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A YEAR IN REVIEW: UNJUST INCARCERATION
BY THE NUMBERS

Home > Press Page

Wednesday, December 23, 2015In March 2015, Cook County Sheriff Thomas J. Dart announced a campaign to take on the system that actively facilitates the unjust incarceration of the mentally ill and poor in Cook County. He implored the public and criminal justice stakeholders to imagine the reality of being stuck in the revolving door of this broken system and to join him in his fight for a more thoughtful approach.

Sheriff Dart’s campaign crested in August when his proposal of a pilot program known as the “Rocket Docket” officially became law. The Rocket Docket ensures that non-violent defendants charged with low-level crimes of survival such as retail theft or criminal trespassing will have their cases disposed of within 30 days from assignment by the presiding judge or be released from the jail pending their trial.

While the Rocket Docket represents a local breakthrough and potentially a national model, unjust incarceration of the mentally ill and poor remains at a crisis point in Cook County. Too many people continue to be incarcerated pre-trial, for far too long. Through the efforts of many, we have ended overcrowding in all divisions except for the hospital division for the mentally ill. Whether viewed cumulatively or as a snapshot in time, the numbers clearly reflect an urgent need for additional reform:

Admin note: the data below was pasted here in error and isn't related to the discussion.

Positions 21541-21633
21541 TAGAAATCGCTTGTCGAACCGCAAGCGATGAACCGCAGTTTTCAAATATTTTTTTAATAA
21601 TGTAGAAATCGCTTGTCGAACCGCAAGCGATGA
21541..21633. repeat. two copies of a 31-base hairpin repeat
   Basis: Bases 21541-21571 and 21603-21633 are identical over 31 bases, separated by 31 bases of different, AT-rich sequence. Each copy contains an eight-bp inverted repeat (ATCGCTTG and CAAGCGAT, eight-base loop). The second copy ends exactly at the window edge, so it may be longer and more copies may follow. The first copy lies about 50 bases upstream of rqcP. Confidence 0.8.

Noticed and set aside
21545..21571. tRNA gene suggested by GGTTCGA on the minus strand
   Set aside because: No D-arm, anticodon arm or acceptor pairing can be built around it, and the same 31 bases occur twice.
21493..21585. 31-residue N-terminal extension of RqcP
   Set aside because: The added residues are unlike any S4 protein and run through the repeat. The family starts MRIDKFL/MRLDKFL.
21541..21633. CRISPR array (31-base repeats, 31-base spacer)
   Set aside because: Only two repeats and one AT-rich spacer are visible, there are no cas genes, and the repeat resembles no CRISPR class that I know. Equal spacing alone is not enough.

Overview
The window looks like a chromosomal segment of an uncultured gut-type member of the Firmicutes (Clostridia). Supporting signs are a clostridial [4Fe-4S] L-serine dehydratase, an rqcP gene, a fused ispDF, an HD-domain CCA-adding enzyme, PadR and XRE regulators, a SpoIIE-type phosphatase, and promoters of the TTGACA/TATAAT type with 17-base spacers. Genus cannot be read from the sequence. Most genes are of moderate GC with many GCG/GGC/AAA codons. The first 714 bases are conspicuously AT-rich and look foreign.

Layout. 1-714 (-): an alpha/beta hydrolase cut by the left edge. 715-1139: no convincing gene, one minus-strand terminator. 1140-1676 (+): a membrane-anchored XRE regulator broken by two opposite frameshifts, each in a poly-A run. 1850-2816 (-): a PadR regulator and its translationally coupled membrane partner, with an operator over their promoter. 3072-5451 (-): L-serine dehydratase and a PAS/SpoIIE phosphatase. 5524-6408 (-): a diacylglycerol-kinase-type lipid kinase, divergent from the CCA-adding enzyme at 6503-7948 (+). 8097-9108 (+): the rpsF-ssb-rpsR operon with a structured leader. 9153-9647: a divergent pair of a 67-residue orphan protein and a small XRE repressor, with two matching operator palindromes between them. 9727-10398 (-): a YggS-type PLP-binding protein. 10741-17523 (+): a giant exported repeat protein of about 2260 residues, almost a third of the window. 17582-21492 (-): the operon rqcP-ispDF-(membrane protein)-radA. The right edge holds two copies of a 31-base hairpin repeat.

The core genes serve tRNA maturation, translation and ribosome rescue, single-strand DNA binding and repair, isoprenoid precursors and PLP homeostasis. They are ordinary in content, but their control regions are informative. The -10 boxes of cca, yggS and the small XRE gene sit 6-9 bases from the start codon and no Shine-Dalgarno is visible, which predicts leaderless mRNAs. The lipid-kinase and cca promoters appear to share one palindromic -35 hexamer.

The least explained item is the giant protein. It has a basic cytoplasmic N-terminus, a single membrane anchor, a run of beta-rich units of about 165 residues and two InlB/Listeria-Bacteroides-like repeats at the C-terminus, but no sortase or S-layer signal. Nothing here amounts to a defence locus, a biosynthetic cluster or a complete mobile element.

In addition to incarceration itself, each admission to Cook County Jail triggers an assembly line of daily accommodations – food, medication, sanitary supplies, laundry, transportation, etc. This has critical ramifications for the Cook County taxpayers asked to subsidize the costs of running Cook County Jail as well as the 4,000 jail employees who work every day to keep this 24/7 operation running smoothly. In 2015…

“As the national discourse evolves towards a smarter approach to criminal justice, I’m gratified that the public is becoming increasingly cognizant of the unjust incarceration of the mentally ill and poor,” said Sheriff Dart. “Cook County can and should serve as an example for the rest of the country in 2016, and that starts with moving towards a humane and fiscally prudent approach to this critical issue.”

 

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